How do you take the dying shopping mall and transform that for the digital age? How do you take the local corner dispensary in Santa Cruz and transform them into the digital age without overpricing, without over complicating, without creating more work for these small businesses and retailers? How do you do that? I think the cannabis industry is ripe to prove and leapfrog other retail verticals. Every other retail vertical has been anchored on direct-to-consumer other than alcohol really. If you think about it, when I say, "Hey Matt, let's order something online." You're really thinking about, "Okay, is this going to be mailed to my house?"

Matt, I don't know where you're based, but I'm not too far away from San Francisco or Oakland. The products that I'm looking at on Amazon, I bet are based somewhere in the Bay Area or California or the United States sitting on a store shelf somewhere at a small business or a retailer that's desperately trying to sell that product. What if we could create a system where you, as the end user, can be afforded the same level of convenience and curation, you can compared by price, you can read reviews, you can bundle products except instead of it coming from just one seller, Amazon, it's coming from all available settlers across the country?

I think that's where the future goes. That's where we're really excited. I think that's what we're using this cannabis industry for. Not only to help and support this industry, but prove to the rest of the world that in doing so we could provide a new definition, redefine what this means to be a tech company working with physical infrastructure so we don't run into the same scenario as an Amazon or Grubhub but these tech companies are working actually in unison, in partnership with physical retail businesses. I think that's where the future will go.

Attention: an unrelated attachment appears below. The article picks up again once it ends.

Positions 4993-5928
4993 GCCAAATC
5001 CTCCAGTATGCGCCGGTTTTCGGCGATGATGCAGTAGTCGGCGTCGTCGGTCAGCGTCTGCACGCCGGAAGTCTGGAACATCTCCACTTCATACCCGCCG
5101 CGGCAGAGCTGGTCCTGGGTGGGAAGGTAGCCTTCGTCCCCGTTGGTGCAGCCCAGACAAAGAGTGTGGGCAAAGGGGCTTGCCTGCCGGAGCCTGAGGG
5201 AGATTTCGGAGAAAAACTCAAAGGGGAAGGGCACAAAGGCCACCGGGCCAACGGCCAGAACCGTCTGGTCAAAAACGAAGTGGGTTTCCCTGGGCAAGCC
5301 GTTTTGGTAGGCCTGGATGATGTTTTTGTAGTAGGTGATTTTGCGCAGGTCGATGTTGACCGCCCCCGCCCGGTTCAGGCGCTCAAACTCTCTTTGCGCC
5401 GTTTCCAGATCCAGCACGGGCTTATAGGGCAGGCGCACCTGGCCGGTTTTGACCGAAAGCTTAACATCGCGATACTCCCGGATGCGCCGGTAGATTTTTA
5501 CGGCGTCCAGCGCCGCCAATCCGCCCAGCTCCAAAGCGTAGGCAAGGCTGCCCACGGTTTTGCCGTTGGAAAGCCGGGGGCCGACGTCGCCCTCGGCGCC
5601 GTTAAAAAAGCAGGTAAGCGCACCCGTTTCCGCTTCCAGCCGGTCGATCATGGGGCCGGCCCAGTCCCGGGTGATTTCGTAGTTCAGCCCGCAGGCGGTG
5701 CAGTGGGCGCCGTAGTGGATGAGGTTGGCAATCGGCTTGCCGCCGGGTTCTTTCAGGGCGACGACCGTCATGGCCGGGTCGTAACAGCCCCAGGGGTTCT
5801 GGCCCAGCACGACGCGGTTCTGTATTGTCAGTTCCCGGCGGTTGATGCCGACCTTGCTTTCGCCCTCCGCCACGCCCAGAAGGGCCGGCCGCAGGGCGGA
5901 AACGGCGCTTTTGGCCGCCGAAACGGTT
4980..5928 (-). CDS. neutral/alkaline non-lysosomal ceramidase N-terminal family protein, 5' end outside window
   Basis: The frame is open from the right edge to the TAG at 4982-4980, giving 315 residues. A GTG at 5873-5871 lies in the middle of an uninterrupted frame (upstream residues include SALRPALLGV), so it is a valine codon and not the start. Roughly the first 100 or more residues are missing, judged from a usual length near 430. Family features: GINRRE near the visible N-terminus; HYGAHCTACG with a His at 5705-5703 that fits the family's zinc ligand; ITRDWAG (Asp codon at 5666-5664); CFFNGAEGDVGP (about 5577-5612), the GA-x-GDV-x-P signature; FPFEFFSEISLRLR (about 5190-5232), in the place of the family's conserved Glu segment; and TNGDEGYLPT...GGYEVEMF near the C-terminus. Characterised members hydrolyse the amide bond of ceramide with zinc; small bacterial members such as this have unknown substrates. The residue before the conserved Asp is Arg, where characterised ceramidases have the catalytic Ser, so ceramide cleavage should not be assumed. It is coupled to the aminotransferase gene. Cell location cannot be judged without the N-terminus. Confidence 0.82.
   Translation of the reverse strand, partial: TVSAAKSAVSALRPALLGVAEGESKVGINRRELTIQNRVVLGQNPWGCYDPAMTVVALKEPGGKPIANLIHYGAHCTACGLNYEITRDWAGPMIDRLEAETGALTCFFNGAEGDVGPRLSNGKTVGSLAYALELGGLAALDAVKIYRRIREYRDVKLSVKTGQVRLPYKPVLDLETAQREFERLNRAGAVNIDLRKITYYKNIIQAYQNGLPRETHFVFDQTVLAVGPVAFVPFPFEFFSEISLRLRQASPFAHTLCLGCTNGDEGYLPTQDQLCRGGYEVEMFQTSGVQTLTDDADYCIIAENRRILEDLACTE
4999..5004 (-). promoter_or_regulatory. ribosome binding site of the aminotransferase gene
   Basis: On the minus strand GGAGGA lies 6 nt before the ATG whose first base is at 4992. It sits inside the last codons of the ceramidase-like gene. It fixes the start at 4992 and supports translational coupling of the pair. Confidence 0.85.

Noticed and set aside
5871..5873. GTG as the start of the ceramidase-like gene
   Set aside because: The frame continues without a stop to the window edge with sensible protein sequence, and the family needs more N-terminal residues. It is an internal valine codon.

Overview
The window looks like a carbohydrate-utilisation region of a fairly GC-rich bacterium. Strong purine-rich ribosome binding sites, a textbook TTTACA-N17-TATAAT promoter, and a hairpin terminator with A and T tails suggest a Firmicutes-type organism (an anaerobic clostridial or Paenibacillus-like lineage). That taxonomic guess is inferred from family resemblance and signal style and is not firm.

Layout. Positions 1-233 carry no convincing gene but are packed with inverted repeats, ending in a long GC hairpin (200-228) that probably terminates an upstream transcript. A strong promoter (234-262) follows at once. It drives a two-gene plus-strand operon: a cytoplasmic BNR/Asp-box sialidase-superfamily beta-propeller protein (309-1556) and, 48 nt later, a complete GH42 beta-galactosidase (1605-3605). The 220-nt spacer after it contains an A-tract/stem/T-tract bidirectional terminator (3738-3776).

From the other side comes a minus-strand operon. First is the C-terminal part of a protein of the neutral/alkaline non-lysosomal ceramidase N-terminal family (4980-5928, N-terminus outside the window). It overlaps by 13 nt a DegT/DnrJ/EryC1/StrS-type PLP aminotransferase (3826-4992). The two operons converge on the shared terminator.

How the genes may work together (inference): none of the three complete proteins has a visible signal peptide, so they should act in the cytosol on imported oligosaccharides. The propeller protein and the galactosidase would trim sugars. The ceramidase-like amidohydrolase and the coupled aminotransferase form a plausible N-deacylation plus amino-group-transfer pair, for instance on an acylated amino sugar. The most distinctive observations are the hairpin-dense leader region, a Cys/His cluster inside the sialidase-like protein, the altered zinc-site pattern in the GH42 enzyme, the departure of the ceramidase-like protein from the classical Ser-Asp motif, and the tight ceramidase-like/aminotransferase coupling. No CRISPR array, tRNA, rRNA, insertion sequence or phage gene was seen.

Matthew: Do you think there's any possibility of Shopify buying FedEx and actually executing that strategy?

Socrates: Perhaps, but again, Shopify is going to support that small micro seller who can really already go and mail his or her product in the mail. Everybody's focusing on it. You got Etsy, Shopify, Wix, WooCommerce. They're all supporting that little microseller. No one s supporting J. Crew, no one supporting Macy's and Sears. No one is supporting that hardware store or the local grocery store in Santa Cruz. Those are the ones left behind that can't use Shopify due to their limitations, can't use Amazon because they're the competitor. 

They're left with either building it themselves or being left in the dust and having no digital tool to advance their business. This is where Jane comes in. I think we're proving it here in cannabis because largely these are fragmented small businesses. Hopefully, one day we can prove to the rest of the world that perhaps there is a better way to shop online.

Matthew: Soc, where are you in the capital-raising process?

Socrates: We're always talking to investors. We're really very interested in forward-thinking investors who aren't trying to jam an old model, a Grubhub, a Yelp and stick it into this industry and say, "Hey, make it fit." Instead can build something from scratch on the ground with the retailers in cannabis to build truly a tech solution for this industry.